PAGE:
Outlook: Court action is not the way to win a corporate war
Friday 19 November 1999
Mannesmann seemed to have the Americans on the run in challenging Goldman's right to act for Vodafone so soon after it had been advising Mannesmann on its stake in Omnitel, and within weeks of giving a "fair value" assessment on Mannesmann's bid for Orange. The cheek of these investment banking boys. They take your money - and boy, do they take your money - then they turn round and act for the competition in bidding for you. How dare they?
The prospect of fees of 1 per cent and upwards of the world's biggest ever hostile takeover bid tells you all you need to know about the answer. Even in the investment banking village of Hampstead, that'll buy you quite a few mansions. In the circumstances, the ethical thing would perhaps have been to turn down these lottery winnings, but since when did investment banking have much to do with ethics? Soooo ... there we all were at the High Court of Justice in the Strand, hoping to see Goldman Sachs horse- whipped and thoroughly dragged through the mud.
All that nonsense about seeking always to maintain the highest ethical standards, recognising that a bank's principle asset is its reputation, which must be protected at all costs, was to be exposed for what it was - a load of pompous, marketing hogwash. Ah well, we can all dream, can't we? The Germans so messed up their case - nay, Fritz went so far as to give false and misleading evidence, according to Mr Justice Lightman - that its application to ban Goldman Sachs from acting became "completely hopeless" and it was Mannesmann that received the horse whipping, not the investment bankers. It was also Mannesmann, the fee-paying client, that emerged as the one without integrity. It is hard to imagine a more unlikely turnaround.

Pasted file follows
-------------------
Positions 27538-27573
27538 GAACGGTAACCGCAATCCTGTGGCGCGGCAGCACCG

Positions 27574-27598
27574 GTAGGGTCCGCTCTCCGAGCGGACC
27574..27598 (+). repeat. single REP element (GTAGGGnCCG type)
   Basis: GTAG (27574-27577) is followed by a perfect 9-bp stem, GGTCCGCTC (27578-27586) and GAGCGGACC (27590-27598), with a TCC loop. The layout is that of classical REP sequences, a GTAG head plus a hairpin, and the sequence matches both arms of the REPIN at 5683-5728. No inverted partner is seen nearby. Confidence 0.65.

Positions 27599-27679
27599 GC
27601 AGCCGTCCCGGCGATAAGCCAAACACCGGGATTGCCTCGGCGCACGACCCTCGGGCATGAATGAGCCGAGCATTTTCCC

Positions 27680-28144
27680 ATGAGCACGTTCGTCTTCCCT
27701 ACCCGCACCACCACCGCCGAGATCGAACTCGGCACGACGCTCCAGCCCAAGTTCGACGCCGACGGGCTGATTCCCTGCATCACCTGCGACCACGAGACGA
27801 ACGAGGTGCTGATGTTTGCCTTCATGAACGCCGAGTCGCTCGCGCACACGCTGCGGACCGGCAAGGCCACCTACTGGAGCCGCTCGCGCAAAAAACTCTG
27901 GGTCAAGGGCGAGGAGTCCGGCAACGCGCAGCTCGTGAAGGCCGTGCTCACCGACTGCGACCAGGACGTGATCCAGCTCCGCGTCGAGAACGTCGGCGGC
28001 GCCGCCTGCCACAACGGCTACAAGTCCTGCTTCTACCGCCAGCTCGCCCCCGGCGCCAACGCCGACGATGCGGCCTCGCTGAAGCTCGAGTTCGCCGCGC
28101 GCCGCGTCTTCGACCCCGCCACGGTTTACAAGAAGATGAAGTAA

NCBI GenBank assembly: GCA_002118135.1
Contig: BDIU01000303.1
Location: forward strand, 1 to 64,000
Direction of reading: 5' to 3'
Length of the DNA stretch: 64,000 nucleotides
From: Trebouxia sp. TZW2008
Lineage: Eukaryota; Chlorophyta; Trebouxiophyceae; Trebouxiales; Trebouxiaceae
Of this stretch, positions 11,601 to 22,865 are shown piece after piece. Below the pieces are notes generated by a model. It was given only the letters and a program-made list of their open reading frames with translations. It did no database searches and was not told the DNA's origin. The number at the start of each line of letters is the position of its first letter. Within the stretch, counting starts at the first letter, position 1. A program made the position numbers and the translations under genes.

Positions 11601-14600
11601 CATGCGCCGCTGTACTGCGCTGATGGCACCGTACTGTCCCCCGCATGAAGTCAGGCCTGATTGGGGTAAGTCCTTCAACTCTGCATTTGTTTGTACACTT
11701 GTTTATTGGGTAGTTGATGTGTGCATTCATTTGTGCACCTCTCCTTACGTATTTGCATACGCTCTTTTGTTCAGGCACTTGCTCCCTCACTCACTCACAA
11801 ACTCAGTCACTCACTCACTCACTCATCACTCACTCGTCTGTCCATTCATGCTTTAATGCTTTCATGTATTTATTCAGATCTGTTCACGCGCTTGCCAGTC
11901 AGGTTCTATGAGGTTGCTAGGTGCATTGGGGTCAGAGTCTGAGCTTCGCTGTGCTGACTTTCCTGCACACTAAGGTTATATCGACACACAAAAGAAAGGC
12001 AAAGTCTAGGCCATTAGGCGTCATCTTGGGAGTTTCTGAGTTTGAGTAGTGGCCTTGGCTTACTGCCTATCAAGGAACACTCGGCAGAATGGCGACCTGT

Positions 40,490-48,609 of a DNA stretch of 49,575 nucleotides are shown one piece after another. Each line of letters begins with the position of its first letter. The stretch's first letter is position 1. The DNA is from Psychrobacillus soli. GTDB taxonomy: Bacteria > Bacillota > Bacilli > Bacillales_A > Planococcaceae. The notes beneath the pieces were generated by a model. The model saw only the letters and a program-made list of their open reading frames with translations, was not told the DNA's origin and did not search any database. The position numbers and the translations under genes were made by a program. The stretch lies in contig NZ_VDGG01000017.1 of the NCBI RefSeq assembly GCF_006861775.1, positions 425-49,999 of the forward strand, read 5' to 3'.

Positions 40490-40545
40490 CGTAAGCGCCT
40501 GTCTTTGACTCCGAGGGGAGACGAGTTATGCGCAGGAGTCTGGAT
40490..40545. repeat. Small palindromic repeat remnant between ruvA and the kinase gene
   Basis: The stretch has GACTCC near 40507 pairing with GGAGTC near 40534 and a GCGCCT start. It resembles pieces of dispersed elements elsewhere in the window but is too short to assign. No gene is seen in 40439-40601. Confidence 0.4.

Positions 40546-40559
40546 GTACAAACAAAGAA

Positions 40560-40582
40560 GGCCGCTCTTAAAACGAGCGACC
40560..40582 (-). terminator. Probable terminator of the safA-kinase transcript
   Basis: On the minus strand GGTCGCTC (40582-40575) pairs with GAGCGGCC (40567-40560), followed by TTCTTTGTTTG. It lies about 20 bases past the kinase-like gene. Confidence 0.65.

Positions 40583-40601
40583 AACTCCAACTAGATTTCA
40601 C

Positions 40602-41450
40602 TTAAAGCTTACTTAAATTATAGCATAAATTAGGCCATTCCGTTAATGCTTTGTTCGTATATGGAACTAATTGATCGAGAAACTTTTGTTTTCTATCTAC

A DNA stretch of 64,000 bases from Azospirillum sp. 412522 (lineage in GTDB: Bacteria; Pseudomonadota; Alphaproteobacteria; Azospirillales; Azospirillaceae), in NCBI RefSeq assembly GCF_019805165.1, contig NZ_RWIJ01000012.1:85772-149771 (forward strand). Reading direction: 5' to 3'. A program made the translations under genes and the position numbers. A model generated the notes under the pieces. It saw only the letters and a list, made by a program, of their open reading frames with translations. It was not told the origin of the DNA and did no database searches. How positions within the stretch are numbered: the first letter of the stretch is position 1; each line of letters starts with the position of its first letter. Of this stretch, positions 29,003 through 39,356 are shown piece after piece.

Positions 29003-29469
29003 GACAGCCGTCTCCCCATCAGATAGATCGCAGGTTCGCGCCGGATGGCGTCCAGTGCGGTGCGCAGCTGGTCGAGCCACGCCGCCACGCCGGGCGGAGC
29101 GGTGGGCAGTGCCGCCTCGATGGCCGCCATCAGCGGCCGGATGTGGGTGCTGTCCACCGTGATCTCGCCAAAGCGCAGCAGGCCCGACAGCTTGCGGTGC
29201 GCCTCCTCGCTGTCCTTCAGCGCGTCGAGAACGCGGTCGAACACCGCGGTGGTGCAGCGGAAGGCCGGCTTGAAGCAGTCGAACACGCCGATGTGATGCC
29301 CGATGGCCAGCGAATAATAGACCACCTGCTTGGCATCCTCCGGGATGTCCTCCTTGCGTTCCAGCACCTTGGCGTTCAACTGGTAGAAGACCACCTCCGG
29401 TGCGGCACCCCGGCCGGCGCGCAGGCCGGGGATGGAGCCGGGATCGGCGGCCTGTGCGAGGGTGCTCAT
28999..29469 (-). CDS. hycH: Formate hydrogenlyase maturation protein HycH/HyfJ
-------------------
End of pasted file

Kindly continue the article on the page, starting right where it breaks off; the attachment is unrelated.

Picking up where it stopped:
As it happens Mannesmann only has itself to blame for Mr Justice Lightman's strictures. Other than counsel and solicitors, no Mannesmann representative even bothered to show up in court. Counsel then dismissed the proceedings as "only one battle in a larger war" and explained Mannesmann's defective evidence by saying that the board had rather greater fish to fry and couldn't be expected to give the British courts its full attention. No wonder the judge saw red.
By rights Goldman Sachs should not be acting in this bid, but this is a moral, not a legal point. By running to law with such a feeble, concocted case, Mannesmann has succeeded only in making itself look foolish and untrustworthy. As such, it has also undermined any non-legal defence to Vodafone's bid.
Given that 60 per cent of Mannesmann's shares are held by foreigners, and that majority control therefore lies with those who are not part of Germany's stakeholder system of corporate partnership, this could prove rather serious.
Mannesmann should think twice before activating plans to open a second legal front in Germany - this for breach by Vodafone in mounting a hostile bid of joint venture agreements between the two companies. Mannesmann's Klaus Esser only acts against his shareholders' interests in seeking to prevent Vodafone from mounting a bid. He should be as good as his word, and fight the war on value grounds alone.
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